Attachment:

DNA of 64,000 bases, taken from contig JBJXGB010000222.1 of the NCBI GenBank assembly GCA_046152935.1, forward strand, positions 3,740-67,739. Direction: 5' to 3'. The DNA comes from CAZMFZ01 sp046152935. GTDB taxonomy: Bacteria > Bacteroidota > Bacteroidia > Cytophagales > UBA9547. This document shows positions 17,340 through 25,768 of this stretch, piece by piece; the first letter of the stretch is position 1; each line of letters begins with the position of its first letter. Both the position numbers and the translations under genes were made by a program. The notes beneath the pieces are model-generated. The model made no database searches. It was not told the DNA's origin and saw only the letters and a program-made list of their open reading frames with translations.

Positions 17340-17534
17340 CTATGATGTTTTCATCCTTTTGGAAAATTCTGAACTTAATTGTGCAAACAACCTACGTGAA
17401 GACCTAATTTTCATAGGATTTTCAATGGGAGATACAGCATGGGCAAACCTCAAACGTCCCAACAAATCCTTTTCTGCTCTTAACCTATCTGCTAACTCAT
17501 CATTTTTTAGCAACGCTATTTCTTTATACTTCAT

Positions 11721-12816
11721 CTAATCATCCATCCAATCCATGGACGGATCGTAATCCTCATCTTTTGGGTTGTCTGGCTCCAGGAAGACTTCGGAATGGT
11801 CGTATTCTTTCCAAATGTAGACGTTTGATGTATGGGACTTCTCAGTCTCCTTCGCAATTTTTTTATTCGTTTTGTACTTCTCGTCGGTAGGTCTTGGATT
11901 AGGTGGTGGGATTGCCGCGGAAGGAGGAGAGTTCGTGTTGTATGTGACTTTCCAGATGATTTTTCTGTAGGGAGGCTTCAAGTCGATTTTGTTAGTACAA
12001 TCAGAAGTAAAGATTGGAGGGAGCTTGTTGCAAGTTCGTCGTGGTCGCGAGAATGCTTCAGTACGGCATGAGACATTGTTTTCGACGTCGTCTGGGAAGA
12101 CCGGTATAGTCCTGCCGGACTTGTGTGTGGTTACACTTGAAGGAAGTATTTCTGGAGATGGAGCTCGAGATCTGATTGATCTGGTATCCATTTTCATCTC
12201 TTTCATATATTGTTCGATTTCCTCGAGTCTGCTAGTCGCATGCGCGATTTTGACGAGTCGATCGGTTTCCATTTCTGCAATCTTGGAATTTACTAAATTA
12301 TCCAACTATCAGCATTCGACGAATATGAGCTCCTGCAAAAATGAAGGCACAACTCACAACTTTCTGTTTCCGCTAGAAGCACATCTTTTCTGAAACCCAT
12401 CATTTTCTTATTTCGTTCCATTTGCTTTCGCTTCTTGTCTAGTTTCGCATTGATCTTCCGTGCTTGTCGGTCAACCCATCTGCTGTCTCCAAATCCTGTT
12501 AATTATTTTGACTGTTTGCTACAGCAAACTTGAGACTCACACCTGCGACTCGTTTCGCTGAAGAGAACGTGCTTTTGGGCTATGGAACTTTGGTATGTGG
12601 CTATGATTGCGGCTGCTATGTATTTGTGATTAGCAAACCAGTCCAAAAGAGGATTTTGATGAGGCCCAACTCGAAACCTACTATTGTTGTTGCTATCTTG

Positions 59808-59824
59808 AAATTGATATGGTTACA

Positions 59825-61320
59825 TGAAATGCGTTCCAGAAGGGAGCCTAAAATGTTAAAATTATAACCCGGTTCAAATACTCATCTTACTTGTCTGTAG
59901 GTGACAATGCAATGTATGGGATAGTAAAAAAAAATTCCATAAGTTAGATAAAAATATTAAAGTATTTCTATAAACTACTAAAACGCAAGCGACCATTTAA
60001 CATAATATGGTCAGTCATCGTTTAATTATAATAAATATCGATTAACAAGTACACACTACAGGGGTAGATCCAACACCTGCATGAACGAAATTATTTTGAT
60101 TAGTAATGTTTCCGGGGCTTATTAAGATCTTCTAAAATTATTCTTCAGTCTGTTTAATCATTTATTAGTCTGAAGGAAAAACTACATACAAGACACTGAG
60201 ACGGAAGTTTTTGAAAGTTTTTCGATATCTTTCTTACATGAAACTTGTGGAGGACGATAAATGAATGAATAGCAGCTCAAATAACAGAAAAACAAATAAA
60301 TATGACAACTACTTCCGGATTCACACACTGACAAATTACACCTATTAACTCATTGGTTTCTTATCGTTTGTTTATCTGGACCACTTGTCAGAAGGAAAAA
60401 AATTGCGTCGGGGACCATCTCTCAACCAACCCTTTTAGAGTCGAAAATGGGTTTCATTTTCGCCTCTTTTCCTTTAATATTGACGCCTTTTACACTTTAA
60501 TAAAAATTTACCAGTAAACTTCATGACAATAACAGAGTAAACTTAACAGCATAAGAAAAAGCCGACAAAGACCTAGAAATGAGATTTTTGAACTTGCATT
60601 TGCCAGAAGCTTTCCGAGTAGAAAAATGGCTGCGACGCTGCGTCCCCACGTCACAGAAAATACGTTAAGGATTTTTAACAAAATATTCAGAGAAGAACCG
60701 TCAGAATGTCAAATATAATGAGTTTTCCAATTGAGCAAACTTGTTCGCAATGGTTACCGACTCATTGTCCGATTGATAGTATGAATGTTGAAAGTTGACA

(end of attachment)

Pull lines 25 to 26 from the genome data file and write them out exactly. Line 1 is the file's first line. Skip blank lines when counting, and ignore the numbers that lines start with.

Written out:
60301 TATGACAACTACTTCCGGATTCACACACTGACAAATTACACCTATTAACTCATTGGTTTCTTATCGTTTGTTTATCTGGACCACTTGTCAGAAGGAAAAA
60401 AATTGCGTCGGGGACCATCTCTCAACCAACCCTTTTAGAGTCGAAAATGGGTTTCATTTTCGCCTCTTTTCCTTTAATATTGACGCCTTTTACACTTTAA